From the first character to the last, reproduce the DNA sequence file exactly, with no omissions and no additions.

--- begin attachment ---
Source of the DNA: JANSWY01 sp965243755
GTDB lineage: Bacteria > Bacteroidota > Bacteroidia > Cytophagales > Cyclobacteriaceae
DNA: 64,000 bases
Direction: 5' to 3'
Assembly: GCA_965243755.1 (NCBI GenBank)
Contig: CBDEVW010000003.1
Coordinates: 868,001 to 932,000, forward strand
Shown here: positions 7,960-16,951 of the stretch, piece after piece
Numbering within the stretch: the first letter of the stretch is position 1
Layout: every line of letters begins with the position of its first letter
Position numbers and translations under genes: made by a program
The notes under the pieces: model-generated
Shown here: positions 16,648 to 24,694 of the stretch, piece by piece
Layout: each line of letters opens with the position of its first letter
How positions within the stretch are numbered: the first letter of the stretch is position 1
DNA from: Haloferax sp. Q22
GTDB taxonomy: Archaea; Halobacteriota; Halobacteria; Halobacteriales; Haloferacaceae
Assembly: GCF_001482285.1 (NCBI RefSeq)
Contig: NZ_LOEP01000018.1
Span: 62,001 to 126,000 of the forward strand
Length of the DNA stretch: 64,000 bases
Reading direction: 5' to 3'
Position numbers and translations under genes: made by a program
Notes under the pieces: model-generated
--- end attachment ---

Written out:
Source of the DNA: JANSWY01 sp965243755
GTDB lineage: Bacteria > Bacteroidota > Bacteroidia > Cytophagales > Cyclobacteriaceae
DNA: 64,000 bases
Direction: 5' to 3'
Assembly: GCA_965243755.1 (NCBI GenBank)
Contig: CBDEVW010000003.1
Coordinates: 868,001 to 932,000, forward strand
Shown here: positions 7,960-16,951 of the stretch, piece after piece
Numbering within the stretch: the first letter of the stretch is position 1
Layout: every line of letters begins with the position of its first letter
Position numbers and translations under genes: made by a program
The notes under the pieces: model-generated
Shown here: positions 16,648 to 24,694 of the stretch, piece by piece
Layout: each line of letters opens with the position of its first letter
How positions within the stretch are numbered: the first letter of the stretch is position 1
DNA from: Haloferax sp. Q22
GTDB taxonomy: Archaea; Halobacteriota; Halobacteria; Halobacteriales; Haloferacaceae
Assembly: GCF_001482285.1 (NCBI RefSeq)
Contig: NZ_LOEP01000018.1
Span: 62,001 to 126,000 of the forward strand
Length of the DNA stretch: 64,000 bases
Reading direction: 5' to 3'
Position numbers and translations under genes: made by a program
Notes under the pieces: model-generated